Holiday travelers should expect changes at airports, during flights, as airlines try to keep passengers safe



TSA PreCheck Signs in Indianapolis

Ivana Venema-Nunez, Reporter

During this Memorial Day weekend, airports will likely be far emptier than usual and due to continuing efforts to flatten the curve of the coronavirus pandemic, travelers can expect changes in the way we fly. 

The Transportation Security Administration said on Thursday that travelers should expect signage and floor markings reminding travelers to maintain distance.  Staff and agents checking identification and boarding passes will be wearing masks. Gloves and, in some cases, eye protection, according to a New York Times article.

To limit contact, passengers will be asked to scan their own boarding passes and when travelling with food items, the meals will have to be placed in separate bins so agents don’t have to handle them.

“In the interest of T.S.A. frontline workers and traveler health, T.S.A. is committed to making prudent changes to our screening processes to limit physical contact and increase physical distance as much as possible,” David Pekoske, the agency’s administrator, said in a statement.

Now, passengers will be able to bring 12 ounces of hand sanitizer instead of three ounces.

Airlines have also adopted some changes. 

At the front desk, where check-in ticketing is, sneeze guards will be separating the traveler from the ticketing agent, a precaution taken in some airports by United Airlines and Delta Air Lines.  If at a kiosk, passengers may interact with a contactless kiosk, according to the article. 

To limit crowding at the gate or jet bridge, some airlines are boarding fewer people at a time and boarding from back to front in an effort to limit contact among passengers.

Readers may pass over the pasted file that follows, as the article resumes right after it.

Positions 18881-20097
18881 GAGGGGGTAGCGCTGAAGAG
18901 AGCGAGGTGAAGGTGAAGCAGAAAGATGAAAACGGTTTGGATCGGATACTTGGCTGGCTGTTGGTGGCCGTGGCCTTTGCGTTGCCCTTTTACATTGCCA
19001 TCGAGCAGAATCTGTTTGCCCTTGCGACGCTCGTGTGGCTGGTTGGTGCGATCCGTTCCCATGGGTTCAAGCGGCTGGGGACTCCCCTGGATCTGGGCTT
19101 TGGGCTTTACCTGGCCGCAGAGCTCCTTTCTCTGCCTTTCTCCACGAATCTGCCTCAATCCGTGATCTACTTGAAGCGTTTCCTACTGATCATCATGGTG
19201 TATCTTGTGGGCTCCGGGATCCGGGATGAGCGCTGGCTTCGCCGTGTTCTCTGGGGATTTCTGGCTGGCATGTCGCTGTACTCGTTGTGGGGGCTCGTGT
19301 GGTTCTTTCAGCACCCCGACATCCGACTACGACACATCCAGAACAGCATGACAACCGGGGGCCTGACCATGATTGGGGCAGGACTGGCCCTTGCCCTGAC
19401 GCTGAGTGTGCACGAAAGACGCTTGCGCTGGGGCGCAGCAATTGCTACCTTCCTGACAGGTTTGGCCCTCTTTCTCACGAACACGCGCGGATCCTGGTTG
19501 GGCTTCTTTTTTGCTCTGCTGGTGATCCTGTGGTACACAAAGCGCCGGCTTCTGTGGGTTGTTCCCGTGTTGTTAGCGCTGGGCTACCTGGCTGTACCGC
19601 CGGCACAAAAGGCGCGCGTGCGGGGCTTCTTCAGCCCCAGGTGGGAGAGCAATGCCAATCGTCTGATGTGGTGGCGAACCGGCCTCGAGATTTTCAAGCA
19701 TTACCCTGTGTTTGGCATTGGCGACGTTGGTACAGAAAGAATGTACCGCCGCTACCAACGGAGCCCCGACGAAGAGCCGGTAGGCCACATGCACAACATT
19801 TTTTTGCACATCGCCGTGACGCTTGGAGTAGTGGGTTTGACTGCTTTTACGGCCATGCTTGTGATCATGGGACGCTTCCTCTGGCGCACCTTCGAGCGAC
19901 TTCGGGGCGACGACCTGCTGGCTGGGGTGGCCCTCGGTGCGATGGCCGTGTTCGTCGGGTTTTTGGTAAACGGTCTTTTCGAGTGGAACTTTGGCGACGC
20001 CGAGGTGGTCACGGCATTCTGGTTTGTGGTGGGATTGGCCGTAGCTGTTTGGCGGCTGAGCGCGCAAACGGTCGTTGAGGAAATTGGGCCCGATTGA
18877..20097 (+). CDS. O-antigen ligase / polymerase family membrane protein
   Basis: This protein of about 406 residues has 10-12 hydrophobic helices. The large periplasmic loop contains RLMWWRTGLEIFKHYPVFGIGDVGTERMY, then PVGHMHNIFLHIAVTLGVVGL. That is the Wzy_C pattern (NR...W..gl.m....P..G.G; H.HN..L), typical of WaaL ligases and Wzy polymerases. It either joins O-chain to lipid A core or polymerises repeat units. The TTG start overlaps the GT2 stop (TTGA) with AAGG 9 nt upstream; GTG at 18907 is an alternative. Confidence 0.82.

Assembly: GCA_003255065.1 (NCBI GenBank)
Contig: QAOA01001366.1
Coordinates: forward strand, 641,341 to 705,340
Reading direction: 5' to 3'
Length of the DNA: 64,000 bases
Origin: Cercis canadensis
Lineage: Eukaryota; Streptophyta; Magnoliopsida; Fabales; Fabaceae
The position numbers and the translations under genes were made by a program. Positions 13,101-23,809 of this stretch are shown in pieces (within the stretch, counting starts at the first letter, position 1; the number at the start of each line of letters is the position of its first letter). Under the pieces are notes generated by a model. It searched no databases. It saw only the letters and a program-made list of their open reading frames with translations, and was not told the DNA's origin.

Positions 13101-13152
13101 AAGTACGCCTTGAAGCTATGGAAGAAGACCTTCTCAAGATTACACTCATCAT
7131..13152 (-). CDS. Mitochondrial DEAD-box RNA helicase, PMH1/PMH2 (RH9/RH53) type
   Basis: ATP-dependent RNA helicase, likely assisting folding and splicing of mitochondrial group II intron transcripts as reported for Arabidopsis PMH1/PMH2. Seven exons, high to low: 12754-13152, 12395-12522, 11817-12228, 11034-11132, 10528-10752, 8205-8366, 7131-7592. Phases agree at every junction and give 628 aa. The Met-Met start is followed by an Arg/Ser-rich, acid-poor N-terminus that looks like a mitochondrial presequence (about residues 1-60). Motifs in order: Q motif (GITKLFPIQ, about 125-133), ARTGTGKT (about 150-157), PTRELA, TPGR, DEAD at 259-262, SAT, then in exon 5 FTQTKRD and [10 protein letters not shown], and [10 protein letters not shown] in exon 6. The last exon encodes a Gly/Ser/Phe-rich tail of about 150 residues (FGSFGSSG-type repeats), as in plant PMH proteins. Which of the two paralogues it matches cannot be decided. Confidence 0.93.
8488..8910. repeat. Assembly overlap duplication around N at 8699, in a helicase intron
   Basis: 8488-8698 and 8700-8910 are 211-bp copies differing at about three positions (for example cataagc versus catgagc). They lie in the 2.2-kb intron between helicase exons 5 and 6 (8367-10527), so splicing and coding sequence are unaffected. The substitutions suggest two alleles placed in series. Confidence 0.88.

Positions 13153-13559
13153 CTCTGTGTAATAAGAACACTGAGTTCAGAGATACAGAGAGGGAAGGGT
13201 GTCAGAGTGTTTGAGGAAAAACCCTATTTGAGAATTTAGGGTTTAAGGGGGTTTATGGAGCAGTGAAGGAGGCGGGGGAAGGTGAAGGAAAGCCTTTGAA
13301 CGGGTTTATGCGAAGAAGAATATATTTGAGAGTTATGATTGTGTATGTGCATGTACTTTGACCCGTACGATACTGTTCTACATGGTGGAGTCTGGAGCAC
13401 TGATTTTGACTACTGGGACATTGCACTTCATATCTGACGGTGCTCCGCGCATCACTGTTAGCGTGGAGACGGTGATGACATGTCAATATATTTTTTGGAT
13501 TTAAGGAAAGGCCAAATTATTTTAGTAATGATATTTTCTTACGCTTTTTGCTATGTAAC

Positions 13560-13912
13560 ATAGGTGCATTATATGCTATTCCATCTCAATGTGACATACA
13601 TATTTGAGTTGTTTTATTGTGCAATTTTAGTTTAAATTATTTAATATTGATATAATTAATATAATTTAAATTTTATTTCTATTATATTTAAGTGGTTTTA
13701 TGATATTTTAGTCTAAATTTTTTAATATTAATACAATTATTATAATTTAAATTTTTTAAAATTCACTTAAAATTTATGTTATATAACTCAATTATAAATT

According to the article, United said it would prevent middle seats from being purchased, though it might still assign them on fuller flights.

Delta said it would cap seating at 50 percent in first class and 60 percent in coach. 

American Airlines said it will block half of all middle seats on its planes and Southwest Airlines, which does not assign seats, has said it will leave about a third of its seats empty through July.

Most major airlines now require passengers and flight crews to wear face masks, although the enforcement may not be so strict according to the article. 

Delta, for example, is sanitizing every flight using an “electrostatic sprayer” which releases a mist of disinfectant. United announced they will start doing that next month, but this week,  they will reportedly be teaming up with Clorox and the Cleveland Clinic in an effort to ease passenger concerns. The plan calls for  Clorox to advise the airline about its disinfection practices and Cleveland Clinic experts will keep the airline up-to-date on the latest practices and technologies. 

As of Wednesday, the number of people travelling was still 90 percent below last year’s levels, according to the Times.